The New Statesman’s rolling politics blog


In this week’s New Statesman | The end of the red-top era
By New Statesman - 09 July 13:57

A first look at this week's magazine.

The PM's blast at Miliband over tomorrow's strike secured him victory.
PMQs review: Cameron scrapes a dirty win
By George Eaton - 09 July 13:25

The PM's blast at Miliband over tomorrow's strike secured him victory. 

Ed Miliband and Barack Obama. Photo: Getty
Hedge fund managers vs grassroots campaigners: who will dictate the result in 2015?
By Tim Wigmore - 09 July 13:10

If Labour’s campaign proves substandard in ten months, the reasons will lie far deeper than hedge fund managers bankrolling the Conservatives. 

Wellington boots on the steps of the Department for Environment, Food and Rural Affairs. Photo: Guy Shrubsole
Why are there 200 muddy wellies on the steps of Defra today?
By Guy Shrubsole - 09 July 12:40

It's time for the PM to sack the Environment Secretary, argue campaigners.

Harriet Harman. Photo: Getty
Damian McBride accuses Harriet Harman of “utter bilge” about sexism in the Commons
By Anoosh Chakelian - 09 July 9:22

Gordon Brown’s former spin doctor hits out at the deputy Labour leader for comments about sexism in politics. But female politicians' personal anecdotes are important and shouldn't be stifled.

Whitehall. Photo: Getty
Yes, Prime Minister: why the civil service must give PMs room for long-term thinking
By Jill Rutter - 09 July 8:19

The capacity for longer-term, cross-cutting policy development has to be part of the core offer the Cabinet Secretary makes to an incoming prime minister.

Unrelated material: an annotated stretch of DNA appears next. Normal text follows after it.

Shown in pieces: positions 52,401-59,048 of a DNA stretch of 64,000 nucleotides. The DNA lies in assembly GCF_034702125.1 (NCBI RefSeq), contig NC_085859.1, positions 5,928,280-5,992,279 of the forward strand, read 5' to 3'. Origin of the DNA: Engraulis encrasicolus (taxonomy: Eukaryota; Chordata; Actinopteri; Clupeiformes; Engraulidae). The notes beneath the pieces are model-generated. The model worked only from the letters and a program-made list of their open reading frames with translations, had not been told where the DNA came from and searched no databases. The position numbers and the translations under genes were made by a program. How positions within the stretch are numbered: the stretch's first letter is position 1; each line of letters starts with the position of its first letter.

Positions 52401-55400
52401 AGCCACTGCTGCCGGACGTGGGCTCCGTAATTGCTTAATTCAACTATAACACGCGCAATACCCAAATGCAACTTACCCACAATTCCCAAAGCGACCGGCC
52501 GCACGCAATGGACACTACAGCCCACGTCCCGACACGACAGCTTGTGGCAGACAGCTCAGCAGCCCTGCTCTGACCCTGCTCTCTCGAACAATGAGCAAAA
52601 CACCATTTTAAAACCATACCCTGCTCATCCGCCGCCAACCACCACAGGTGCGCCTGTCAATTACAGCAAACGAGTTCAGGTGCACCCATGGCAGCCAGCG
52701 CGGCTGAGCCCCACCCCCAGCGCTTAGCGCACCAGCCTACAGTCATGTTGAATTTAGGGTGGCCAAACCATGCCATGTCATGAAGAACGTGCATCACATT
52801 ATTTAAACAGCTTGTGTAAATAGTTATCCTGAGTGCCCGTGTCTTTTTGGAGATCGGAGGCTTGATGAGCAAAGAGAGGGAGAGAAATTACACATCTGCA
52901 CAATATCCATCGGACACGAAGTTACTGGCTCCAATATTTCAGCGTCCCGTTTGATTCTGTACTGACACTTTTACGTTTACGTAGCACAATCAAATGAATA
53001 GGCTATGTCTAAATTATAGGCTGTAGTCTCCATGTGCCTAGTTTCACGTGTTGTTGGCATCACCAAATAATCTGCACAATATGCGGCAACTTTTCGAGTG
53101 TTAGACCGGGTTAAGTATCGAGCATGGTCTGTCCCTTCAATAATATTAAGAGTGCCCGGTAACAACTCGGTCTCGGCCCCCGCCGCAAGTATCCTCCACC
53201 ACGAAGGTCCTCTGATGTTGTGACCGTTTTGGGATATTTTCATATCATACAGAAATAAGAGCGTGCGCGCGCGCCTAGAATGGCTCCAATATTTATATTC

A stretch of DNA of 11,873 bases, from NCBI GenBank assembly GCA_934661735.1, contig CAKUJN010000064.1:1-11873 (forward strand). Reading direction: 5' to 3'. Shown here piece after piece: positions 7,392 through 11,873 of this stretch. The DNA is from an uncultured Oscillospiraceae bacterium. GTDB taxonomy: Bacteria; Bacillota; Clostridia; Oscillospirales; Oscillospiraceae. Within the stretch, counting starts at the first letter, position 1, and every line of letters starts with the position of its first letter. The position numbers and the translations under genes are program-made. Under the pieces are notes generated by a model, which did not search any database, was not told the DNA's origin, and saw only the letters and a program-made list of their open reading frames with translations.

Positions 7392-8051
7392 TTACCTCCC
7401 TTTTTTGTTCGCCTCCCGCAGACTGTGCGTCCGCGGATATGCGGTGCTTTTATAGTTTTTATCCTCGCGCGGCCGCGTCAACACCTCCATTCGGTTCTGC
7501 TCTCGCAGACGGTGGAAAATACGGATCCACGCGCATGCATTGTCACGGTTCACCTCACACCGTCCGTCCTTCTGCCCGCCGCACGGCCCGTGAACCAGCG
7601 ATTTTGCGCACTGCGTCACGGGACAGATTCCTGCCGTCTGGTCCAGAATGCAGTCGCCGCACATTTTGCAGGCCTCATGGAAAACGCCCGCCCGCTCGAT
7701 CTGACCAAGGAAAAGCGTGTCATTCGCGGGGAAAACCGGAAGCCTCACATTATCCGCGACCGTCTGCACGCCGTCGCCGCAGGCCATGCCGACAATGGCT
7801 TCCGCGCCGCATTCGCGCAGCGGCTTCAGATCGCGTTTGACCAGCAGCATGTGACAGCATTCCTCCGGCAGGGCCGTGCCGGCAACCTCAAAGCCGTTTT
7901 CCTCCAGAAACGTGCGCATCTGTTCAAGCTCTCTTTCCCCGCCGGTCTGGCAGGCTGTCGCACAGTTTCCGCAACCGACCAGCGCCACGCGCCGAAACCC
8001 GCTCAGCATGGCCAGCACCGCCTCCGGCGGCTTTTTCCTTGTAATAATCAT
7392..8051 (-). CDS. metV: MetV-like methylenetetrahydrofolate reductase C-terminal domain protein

Bottles of antibiotics line a shelf at a Publix Supermarket pharmacy August 7, 2007 in Miami, Florida. Photo: Getty Images
What next, when the drugs won’t work?
By Zac Goldsmith - 08 July 17:06

The government has made progress on the urgent crisis of antimicrobial resistance, but sustained public pressure is still needed, says Zac Goldsmith.

Have we become more left-wing?
By Harry Lambert - 08 July 17:01

Where is the centre ground in British politics? A recent comment from Peter Mandelson, a once powerful and still perennial political figure, has sparked another round of answers to this eternal question.

Ed Miliband. Photo: Getty
Ed Miliband needs more than a simple swing from Whitehall to Town Hall
By Matthew Pike - 08 July 15:33

Labour still has much to do to combat the vampire squid of austerity thinking that threatens to suck the lifeblood out of UK politics.

Artichoke hearts from Waitrose. Photo: Flickr/Tom Page
Politicians must address the fact that Britain's middle class is rapidly sinking
By Steven Akehurst - 08 July 11:58

The idea of middle class decline is too often met with derision, especially among progressives, but all our politicians should be talking about it.

A recovering economy could hand Osborne the Tory leadership
By Harry Lambert - 08 July 10:53

The Chancellor's personal approval ratings move in line with the government's, and a strong year of growth has reversed his dire ratings. 

Tessa Munt MP. Photo: YouTube screengrab
Listen: Lib Dem MP Tessa Munt reveals her experience of child abuse
By Anoosh Chakelian - 08 July 8:17

Tessa Munt MP, who has been campaigning for a full inquiry into child abuse allegations, reveals that she has been a victim of child abuse.

A+E. Photo: Getty
How Labour can turn the NHS into its general election winner again

Labour’s first radical health policy was a promise of survival through medical crises; today's updated version should be a pledge to deliver not only longer lives but healthier lives for all.

Ministers' claims contradicted as civil service head says "we shouldn't beat about the bush: it hasn't been signed off".
Universal Credit business case still not approved by the Treasury
By George Eaton - 07 July 19:50

Ministers' claims contradicted as civil service head says "we shouldn't beat about the bush: it hasn't been signed off".

Whitehall. Photo: Flickr/Garry Knight
Why the government’s claims on regional growth don’t stack up
By Chuka Umunna - 07 July 16:35

The shadow business secretary Chuka Umunna on why Labour's plans for regional growth are a better solution than the government's flagship Regional Growth Fund.